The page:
And it's from this point on...that STALKER has you.

Warez Monger

Another very RPG-inspired trait of the game is the trading system. All this daunting exploration, painful combat, and oh-so-rewarding looting is worthwhile you see, as littering the landscape are the previously mentioned (and somewhat rare) "artifacts"; small objects of immense power that work somewhat like perma-buffs.

Selling such rarities - along with looted weapons and other pieces o' kit you come across - becomes one of the more fleshed-out parts of the game. Your backpack can't hold a lot, so deciding what to take, what to drop and what to sell becomes a puzzle in and of itself - as does tracking down friendlies out in the wild to offload said warez to. It's all very meticulous and enjoyable, and one aspect I dug the hell out of.

Unfortunately, not all fellow tradesmen prove quite so welcoming...

I've been in Chernobyl for three days now, working my way from outpost to outpost, earning cash along the way, while uncovering more and more on this enigmatic Strelok in the process. Mostly whispers here, rumors there, but I sense I'm on the right track.

I've been given a contact over in a bar a good long trek across the other side of The Zone, but on my way over, found myself accosted by wild animals. Angry, razor-toothed dogs and bloated monstrosities of nature I'd rather not think about for a moment longer, they didn't go down without a fight. Although I escaped unscathed, I'm a little worse for wear on the ammo front, and in desperate need of some R&R.

Heading down the long, winding countryside path to my objective - one that'd be picturesquely beautiful had the radiation not scorched it into a barren picture of death and darkness - I spot an old farmhouse off to my right. Perhaps a good place to put my feet up for a few hours.

As I approach the farmhouse, my radar emits a series of bleeps. Life-forms in the vicinity. Before I have a chance to survey the surroundings, I hear a voice yell out to me up ahead. "Over here, stalker! Let's talk". I lower my permanently-raised gun and approach slowly.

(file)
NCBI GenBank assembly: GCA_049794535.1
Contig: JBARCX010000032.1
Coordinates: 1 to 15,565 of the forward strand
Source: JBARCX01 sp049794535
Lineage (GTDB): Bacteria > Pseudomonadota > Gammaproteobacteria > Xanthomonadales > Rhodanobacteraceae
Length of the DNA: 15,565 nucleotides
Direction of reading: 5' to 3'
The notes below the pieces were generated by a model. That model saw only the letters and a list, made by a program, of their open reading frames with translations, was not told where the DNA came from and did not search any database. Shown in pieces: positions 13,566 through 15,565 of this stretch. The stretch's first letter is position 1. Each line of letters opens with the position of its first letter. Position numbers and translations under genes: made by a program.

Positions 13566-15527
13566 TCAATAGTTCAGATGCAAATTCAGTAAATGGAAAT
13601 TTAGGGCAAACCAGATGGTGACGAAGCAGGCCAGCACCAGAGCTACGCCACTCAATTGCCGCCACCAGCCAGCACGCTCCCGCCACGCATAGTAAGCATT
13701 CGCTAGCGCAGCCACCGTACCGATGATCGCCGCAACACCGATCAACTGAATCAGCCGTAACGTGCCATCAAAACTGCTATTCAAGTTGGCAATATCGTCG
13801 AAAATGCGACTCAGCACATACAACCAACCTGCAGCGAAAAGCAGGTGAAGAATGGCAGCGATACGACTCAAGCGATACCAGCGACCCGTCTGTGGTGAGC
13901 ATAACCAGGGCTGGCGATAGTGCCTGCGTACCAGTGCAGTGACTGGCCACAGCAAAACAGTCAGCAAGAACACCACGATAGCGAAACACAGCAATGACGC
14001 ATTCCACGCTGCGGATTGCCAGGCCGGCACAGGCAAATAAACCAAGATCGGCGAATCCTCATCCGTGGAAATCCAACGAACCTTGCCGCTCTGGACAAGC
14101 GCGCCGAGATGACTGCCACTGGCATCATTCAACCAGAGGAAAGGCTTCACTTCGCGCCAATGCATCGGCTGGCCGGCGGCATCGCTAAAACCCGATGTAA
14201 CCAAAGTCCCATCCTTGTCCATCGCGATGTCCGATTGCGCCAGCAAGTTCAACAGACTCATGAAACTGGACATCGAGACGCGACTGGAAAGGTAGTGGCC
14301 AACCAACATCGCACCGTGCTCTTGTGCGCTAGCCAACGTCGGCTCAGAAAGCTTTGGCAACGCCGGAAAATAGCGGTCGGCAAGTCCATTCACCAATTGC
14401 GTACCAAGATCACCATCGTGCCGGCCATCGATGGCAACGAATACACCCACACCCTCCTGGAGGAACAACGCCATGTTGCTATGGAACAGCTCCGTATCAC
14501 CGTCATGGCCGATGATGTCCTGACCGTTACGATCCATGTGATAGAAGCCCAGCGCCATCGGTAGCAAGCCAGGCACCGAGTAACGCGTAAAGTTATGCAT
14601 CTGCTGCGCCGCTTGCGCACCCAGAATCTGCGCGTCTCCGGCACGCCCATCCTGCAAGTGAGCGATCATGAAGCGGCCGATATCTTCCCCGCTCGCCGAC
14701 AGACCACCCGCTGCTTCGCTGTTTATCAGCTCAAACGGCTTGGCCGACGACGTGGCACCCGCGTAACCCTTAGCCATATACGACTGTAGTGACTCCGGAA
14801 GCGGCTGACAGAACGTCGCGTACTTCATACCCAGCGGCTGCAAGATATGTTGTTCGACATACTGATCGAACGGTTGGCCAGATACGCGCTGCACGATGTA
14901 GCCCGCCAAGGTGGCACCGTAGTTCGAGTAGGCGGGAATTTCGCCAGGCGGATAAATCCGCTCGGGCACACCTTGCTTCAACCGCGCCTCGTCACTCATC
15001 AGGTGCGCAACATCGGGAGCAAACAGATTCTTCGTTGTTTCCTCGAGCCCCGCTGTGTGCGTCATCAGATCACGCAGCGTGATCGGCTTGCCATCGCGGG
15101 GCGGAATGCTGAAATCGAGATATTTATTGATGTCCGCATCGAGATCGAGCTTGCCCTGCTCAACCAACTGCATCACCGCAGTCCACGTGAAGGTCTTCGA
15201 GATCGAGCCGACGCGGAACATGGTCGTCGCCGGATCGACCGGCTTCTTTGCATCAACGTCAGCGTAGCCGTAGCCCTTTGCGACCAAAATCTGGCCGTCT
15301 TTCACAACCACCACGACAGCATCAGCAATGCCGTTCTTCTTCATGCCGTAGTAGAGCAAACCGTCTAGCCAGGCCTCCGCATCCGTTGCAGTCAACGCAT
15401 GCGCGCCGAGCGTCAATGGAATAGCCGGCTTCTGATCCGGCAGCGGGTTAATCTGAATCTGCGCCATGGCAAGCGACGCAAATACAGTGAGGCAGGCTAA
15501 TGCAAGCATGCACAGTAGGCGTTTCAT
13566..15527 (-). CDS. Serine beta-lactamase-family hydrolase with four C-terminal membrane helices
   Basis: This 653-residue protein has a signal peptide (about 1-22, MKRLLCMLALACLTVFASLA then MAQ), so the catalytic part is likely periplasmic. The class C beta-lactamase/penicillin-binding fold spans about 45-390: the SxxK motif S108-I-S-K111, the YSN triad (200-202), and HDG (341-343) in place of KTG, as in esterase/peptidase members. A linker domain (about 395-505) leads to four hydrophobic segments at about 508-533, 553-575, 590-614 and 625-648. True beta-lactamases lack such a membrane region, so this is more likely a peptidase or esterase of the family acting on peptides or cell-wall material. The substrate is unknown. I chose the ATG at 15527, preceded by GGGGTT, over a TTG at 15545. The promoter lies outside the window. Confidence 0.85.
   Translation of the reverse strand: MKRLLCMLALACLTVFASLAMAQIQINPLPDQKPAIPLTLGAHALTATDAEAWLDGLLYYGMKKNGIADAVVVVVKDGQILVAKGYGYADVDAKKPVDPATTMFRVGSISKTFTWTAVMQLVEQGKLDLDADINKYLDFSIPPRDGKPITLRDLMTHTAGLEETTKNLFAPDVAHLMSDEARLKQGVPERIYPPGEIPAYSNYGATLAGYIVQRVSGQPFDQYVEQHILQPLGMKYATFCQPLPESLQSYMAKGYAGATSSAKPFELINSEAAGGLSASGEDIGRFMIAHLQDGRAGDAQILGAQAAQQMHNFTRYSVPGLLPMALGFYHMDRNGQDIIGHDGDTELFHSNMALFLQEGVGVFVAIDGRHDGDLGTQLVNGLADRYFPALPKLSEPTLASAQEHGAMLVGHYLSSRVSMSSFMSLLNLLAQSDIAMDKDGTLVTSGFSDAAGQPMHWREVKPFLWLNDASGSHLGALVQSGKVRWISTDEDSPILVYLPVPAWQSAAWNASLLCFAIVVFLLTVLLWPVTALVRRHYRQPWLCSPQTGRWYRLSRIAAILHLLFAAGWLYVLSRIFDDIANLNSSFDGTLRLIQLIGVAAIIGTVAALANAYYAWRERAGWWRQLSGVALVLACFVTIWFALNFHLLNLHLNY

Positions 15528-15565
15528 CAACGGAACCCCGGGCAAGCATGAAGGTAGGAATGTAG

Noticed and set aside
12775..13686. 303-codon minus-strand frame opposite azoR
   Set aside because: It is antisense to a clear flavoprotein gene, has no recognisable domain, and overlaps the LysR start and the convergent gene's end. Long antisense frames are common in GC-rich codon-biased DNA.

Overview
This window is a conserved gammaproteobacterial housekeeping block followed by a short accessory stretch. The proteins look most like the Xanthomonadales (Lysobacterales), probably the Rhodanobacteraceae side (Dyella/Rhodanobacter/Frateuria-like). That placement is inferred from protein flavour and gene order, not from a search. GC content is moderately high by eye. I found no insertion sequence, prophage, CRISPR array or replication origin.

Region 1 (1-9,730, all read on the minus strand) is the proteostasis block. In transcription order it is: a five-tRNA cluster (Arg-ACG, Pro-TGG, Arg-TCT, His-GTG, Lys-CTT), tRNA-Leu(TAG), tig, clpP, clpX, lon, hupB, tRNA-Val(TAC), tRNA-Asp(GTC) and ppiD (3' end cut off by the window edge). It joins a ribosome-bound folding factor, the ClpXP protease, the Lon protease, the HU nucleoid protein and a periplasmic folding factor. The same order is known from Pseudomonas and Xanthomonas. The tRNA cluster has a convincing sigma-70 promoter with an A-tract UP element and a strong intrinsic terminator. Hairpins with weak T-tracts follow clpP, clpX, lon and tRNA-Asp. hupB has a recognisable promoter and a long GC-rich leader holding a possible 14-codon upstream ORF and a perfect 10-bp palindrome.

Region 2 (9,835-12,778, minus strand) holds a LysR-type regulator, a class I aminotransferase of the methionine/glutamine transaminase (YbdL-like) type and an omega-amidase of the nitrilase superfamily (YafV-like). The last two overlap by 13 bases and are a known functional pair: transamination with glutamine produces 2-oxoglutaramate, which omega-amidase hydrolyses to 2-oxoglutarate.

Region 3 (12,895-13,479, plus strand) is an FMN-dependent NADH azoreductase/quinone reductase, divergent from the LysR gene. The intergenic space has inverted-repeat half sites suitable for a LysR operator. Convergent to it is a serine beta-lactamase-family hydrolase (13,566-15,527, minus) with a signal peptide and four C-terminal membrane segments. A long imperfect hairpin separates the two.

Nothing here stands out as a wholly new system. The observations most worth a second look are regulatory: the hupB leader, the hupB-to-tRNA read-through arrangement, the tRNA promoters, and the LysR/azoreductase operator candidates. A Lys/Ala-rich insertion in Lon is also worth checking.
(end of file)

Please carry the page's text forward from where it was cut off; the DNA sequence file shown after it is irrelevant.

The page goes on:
Turns out it's a fellow scavenger, and he's making me an offer. He's somehow got his hands on an oh-so-rare Gauss gun from god knows where, and is willing to offload it to me for the all-too-reasonable sum of 800 rubles. That's hard earned money I was saving to buy information from the occupants of that bar up ahead, but then again...with only half a clip left in my rifle, chances are I won't even make it there alive. I tell my new friend he has himself a deal then, at which point he takes my cash and heads into the farmhouse with his chums to fetch my new toy.

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Stealth proves unreliable, thanks to mostly fab, but sadly uneven AI
Moments later, I receive a transmission on my earpiece. It's the same guy. "Turn around and get the fuck outta here stalker. If we ever see you again, you're dead."

Son of a...!

Feeling mildly raped, I slowly turn and head back to the main road, blood boiling within me like a Jack Bauer with a pint spilled on him, when I stop dead in my tracks. Wait. These fucker's ain't gettin' away with that.

I set-up behind a nearby tree, whip out my binoculars and take a ganders back towards the farmhouse. I spot 10 blips on my radar...some guards patrolling the grounds of the farmhouse, others sitting around inside, enjoying a quiet song on their guitar. With my money in their pockets. Mother fuckers. I decide to wait for sunset...then I'll make my move.


It's pitch black now, and rain has set in. Good, the extra noise'll ease my infiltration. Sticking to the shadows of surrounding trees and old abandoned farm equipment, I sneak towards the farmhouse without being seen. The main entrance is heavily guarded, but a side entrance remains barely protected by a single solitary guard wondering to and fro with boredom. I crouch, sneak up behind, and draw my knife. Open wide! Blade ploughed into his spine, he drops dead instantly.

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That's what you get.
I whip out my pistol and tip-toe into the darkened farmhouse. The thieving bastards sit around a camp-fire in the center, bathed in the light of glowing orange embers that, unfortunately for them, don't extend beyond a few meters. I flick on my night-vision goggles and edge a little closer. Payback's a bitch.

I let off a barrage of headshots and the scumbags drop like a line of dominoes, dead before they even realise what him 'em. I've already taken out half the clan before the guards out front realise what's going on, then all hell breaks loose. It appears stealth has gone out the window, as bullets blaze past my head, so I whip out my assault rifle and get to work.

Some spraying and preying later, the farmhouse lies in ruins. Twitching corpses languish on top of one another, while smoke and debris litter the battleground with an eerie calmness. I walk over to the prick who stole my cash. He's still alive...spluttering up blood and crying in pain. So I casually blow his fucking head off. Retribution, dick-face.

No doubt the Gauss gun was a figment of the poor sap's imagination, but he does seem to be sporting a heavily modified submachine gun in his lifeless hands, one boasting a gorgeously sleek and oh so rare silencer that more than makes up for it. This'll do.